There are some little known places and forgotten corners of Pulaski County, but those that are most fascinating to some people are the forgotten cemeteries. Pieces of our day to day history, our past, are buried with those in the forgotten cemeteries and they offer some insight into the history and lives of the people of Pulaski County.

Older cemeteries in Pulaski County have been forgotten and overlooked. We just don't think about these cemeteries. The Daily Guide talked to two enthusiasts who care about the preservation of Pulaski County’s forgotten cemeteries, Laura Huffman and Denise Severs.

“Some tombstones hint at the story directly, others take more dedication and research to unravel. A respectful stroll through a cemetery can teach one the history of an area, and of the people, and families who have left their legacies to us to cultivate and remember,” Laura Huffman wrote in her story, “Between the Dashes.”

Denise Seevers commented, “When we bring attention to forgotten cemeteries we do so because we want to remember these those who have passed and left their mark on this earth. Those buried In these cemeteries all have been forgotten. Nobody visits them or takes flowers to their graves. It's just sad. The people, the souls that were buried there deserve to be remembered and respected.”

In the early 1800’s and 1900's people were buried where they grew up and lived. The cemeteries were mostly family owned cemeteries.

As time when on, people moved. No one stayed in the same place anymore and the family cemeteries became overgrown and forgotten.

The Poor Farm Cemetery is a big part of Pulaski County history. The Poor Farm Cemetery was established around 1874 and was in operation until around 1947. People who lived and worked on the Poor Farm had no other means to support themselves or their families. It was their way of life. When they passed away, they were buried at the Poor Farm Cemetery.

Over the years this cemetery, no longer used for burials, slipped away from Pulaski County collective memory.

Laura Huffman researched and found the location of the Poor Farm Cemetery.

Very few people were even aware of the cemetery or its location. The Poor Farm Cemetery was located on private property and was completely overgrown and unmarked. The cemetery had been neglected and ignored for decades.

In August 2010 after receiving permission from the landowner Huffman started the initial cleanup and restoration with the help of a group of Navy Seabees.

Huffman said her goal was , “to clean up and preserve the Pulaski County Poor Farm Cemetery, to honor those who are buried there and allow a place for family members to gather and pay respect, and to provide a place for the community to have visible reminder of an overlooked part of Pulaski County history.”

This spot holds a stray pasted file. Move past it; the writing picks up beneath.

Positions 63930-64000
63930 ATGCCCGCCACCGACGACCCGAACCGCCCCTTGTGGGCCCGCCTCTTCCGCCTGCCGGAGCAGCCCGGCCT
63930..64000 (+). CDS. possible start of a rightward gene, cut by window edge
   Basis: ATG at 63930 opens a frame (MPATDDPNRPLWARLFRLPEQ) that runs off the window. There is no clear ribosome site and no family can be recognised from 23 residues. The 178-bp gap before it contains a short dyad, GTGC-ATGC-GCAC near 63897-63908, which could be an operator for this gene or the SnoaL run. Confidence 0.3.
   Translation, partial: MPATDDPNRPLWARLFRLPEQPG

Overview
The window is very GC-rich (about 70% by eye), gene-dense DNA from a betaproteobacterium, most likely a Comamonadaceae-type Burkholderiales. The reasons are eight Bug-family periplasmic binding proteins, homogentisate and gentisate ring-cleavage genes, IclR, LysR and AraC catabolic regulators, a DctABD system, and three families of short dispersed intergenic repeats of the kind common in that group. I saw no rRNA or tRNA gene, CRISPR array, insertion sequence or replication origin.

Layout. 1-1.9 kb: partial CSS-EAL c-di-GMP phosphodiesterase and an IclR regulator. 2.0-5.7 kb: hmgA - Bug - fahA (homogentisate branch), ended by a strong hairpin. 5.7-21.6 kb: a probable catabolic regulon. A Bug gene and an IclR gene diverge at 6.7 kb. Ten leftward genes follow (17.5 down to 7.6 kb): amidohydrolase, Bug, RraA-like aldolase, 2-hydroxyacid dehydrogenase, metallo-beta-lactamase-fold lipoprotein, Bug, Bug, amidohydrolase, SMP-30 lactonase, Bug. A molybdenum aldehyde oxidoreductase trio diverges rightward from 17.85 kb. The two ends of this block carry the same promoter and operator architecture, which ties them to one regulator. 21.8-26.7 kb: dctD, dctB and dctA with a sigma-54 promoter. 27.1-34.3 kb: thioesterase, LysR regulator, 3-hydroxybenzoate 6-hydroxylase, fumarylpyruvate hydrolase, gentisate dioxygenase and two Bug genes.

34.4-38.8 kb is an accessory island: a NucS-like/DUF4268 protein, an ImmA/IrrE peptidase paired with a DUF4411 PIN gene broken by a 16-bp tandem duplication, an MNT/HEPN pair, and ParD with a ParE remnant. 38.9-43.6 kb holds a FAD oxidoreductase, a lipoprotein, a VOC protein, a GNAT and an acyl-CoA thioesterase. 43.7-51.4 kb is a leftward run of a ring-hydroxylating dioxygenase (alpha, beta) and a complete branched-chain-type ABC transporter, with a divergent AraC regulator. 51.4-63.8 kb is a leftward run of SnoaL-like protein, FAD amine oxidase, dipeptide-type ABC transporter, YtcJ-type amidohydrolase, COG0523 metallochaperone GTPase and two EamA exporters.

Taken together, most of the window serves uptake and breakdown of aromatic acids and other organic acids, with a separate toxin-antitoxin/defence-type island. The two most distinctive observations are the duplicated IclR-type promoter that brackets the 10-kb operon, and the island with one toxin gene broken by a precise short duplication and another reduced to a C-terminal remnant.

As the workers started clearing the heavy brush and shrubs, a few crosses marking gravestones were visible.

As the project progressed, almost 200 unmarked graves were discovered.

In 2010 the Pulaski County Historical Society initiated the Poor Farm Restoration Project. Maintenance of the cemetery is an ongoing part of restoration project.

Seevers said, “We should all make an effort to keep these cemeteries clean and taken care of the best we can.”

Bradford cemetery is located in Pulaski County. It is the final resting place for many of Waynesville’s earliest settlers and pioneers.

Seevers told the Daily Guide, “Bradford most likely started when someone in the family died and the family needed a final resting place. The earliest headstone appears to be from 1864.”

According to “Tombstone Inscriptions of Pulaski County,” “there are at least 32 unmarked graves, one marked by an illegible metal marker, and a broken headstone with the name Earl.”

There are two cemeteries in Pulaski County with the name Bedford. To differentiate between the two, this Bradford Cemetery was called the William Bradford Cemetery. The other Bradford cemetery, now on land that is part of Fort Leonard Wood, was called the James Bradford Cemetery.

Laura Huffman’s story “Between the Dashes” touches on the lives of some of the folks who were laid to rest at Bradford by focusing on aspects of things that occurred while they were living.

Brookview and Mitchell are two more forgotten cemeteries.

The Brookview Cemetery is a very small almost unnoticeable cemetery. It is located by the playground area in the apartment complex. It is believed that at one time there were 15-20 graves. The Pulaski County Historical Society was only able to save 2-3 headstones.

Mitchell is a small cemetery tucked away in a housing area on Elm and Main. Not much is known about this small cemetery. It is located in an area where Mitchell Farm used to be and was most likely used to bury those who lived or worked there. Mitchell is the oldest cemetery in the city limits of Waynesville. The oldest tombstone is dated 1857.

Severs said, “Sometimes talking about forgotten cemeteries brings out another element in people: ghost hunters and people who think they need to be out there conducting seances.” Seevers continued, “the people, the souls that were buried there deserve to be remembered and respected.”

Huffman told the Daily Guide “These cemeteries have been forgotten from our memory and overlooked. Those buried In those cemeteries are part of our day to day life and pieces of our history and our past. We don't just think about them. Cemeteries shouldn’t be scary. Families have buried their loved ones there. Cemeteries are a place to reflect, to remember and to share memories of that person to future generations. A respectful stroll through a cemetery can teach one the history of an area, and of the people, and families who have left their legacies to us to cultivate and remember.”